It is sometimes said that Joseph Conrad, a native Polish speaker, was the greatest writer in English in history. And it is also sometimes said that “The Secret Sharer” is the greatest novella ever written. So it is perhaps fitting that Tsotsi producer Peter Fudakowski (who is English but whose parents are Polish) would make his debut film based on said short story. Wherever Conrad’s skills rank in the pantheon of great English Writers, Peter Fudakowski has one thing Conrad didn’t: A gorgeous naked Chinese girl.
But first: This movie follows the basic outline of Conrad’s tale, in that we have an unsure, untested captain, a recalcitrant crew, and a stowaway (sorta) who is sought after her decisive actions in a storm lead to the death of an incompetent (and in this case, politically connected) crew member. The action of the plot comes largely from trying to keep the stowaway hidden from the rest of the crew, since being found out spells curtains for the captain.
Added to that is the plot that the Captain (here named “Conrad” or “Kon La De”) has been sent on this mission to scuttle the ship for the insurance while its crew views it as their literal home, which they keep populated with greenery, homey decorations and occasionally women. This gives the crew an extra impetus to work against the captain (though the ultimate resolution of this story line is a bit facile).
The twist, if you haven’t guessed, is that while the Captain is English/Polish (like Fudakowski) everyone else is Chinese. (Note that both stories start outside of Thailand, or Siam at the time.)
Hence, the eponymous secret sharer becomes Li (actress/singer/electrical engineer Zhu Zhu), who’s being sought after by her husband (so he can turn her in!) and the Captain gets a potential love interest to share his room with. It’s an odd angle to take, but not a bad one.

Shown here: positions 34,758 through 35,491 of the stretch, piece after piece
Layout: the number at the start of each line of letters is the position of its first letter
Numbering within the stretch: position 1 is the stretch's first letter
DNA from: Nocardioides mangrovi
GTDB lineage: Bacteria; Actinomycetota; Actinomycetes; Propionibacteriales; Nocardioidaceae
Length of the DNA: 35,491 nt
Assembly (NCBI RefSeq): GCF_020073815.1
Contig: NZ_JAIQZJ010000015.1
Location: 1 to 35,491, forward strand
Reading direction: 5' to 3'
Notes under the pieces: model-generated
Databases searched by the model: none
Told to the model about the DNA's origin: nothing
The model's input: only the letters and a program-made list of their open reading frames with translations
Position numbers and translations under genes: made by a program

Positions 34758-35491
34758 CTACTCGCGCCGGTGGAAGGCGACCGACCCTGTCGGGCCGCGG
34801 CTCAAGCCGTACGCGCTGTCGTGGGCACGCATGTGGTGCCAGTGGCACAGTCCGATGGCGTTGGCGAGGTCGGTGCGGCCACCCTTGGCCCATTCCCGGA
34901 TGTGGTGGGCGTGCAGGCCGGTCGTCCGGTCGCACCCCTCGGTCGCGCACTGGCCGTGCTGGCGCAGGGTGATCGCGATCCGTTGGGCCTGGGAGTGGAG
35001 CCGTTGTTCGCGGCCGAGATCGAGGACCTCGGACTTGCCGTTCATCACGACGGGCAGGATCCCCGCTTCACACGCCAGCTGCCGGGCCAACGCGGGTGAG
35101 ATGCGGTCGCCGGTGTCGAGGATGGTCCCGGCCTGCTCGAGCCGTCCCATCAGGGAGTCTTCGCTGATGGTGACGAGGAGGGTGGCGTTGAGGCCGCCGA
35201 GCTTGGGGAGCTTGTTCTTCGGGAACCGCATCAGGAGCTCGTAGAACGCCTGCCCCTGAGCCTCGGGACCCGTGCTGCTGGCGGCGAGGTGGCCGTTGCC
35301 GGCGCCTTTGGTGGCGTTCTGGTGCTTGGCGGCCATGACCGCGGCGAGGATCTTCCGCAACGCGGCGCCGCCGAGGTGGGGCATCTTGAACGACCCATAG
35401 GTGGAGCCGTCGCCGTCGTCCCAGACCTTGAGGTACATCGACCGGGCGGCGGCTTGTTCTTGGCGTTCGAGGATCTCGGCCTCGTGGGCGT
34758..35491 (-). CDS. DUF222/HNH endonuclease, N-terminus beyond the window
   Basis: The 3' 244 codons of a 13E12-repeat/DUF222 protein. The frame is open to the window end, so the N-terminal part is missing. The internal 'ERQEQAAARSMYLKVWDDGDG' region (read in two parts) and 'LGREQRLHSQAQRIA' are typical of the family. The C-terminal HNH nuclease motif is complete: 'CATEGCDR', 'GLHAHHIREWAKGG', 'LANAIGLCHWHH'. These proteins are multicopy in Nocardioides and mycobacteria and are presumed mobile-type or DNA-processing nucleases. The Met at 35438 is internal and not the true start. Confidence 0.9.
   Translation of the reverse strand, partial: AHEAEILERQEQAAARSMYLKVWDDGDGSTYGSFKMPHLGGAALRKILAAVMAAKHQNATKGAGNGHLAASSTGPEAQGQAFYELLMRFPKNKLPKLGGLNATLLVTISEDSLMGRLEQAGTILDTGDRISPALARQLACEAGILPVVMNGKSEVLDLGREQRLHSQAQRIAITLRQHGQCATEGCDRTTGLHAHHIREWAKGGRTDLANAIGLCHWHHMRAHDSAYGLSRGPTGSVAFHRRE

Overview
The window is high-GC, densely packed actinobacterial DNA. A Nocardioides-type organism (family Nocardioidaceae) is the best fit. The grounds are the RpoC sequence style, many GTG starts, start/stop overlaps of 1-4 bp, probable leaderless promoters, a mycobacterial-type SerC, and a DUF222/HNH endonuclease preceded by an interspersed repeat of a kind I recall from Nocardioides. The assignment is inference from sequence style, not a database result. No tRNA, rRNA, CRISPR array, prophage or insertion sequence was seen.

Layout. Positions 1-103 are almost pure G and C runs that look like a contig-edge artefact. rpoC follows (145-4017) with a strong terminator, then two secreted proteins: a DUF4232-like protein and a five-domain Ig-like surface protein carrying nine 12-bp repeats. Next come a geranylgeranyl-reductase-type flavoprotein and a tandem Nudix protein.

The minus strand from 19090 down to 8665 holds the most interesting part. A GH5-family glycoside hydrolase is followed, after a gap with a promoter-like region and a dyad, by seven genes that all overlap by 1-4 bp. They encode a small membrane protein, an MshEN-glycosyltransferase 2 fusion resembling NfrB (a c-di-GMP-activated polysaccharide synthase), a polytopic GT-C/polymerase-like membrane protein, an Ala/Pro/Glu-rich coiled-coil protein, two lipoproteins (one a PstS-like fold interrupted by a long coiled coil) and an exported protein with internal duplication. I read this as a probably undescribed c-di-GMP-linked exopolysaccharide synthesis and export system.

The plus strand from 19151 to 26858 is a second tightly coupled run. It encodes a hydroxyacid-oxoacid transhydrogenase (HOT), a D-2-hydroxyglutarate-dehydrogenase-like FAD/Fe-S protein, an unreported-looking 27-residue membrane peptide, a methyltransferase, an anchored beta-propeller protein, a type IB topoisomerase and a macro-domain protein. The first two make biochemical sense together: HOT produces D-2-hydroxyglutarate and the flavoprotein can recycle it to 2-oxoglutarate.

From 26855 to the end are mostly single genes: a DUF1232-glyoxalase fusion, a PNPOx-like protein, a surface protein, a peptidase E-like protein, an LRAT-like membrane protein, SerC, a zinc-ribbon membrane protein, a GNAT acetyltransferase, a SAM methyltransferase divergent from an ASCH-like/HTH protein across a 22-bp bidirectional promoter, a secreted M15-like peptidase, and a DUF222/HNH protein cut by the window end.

The characters are fun: Not just the captain and Li but all the crew and The Boss have a lot of personality. (I don’t know any of the actors from anything else, with the exception of Jack Laskey, the Captain, who had a small role in Sherlock Holmes: A Game of Shadows.) There is some good suspense and good humor, so the film is quite watchable. I liked the acting, but The Boy felt that it was a bit off when the leads were speaking English—like somehow the characters weren’t really connecting.
I felt the movie lost a bit of momentum in the third act, when it seemed like there wasn’t really any serious threat of the crew finding out about Li. Not that they might not have discovered her, but given the whole sinking-the-ship subplot, the danger of them finding out was minimal: There was too much of a bond by that point. Nonetheless, it was entertaining with a nice nod to the original at the end (the hat!). We both liked it, I more than the Boy, and we regretted this would probably be the only film of the Polish Film Festival we would have a chance to see. (Although, as it turns out, we did manage to sneak in one more: Camper.)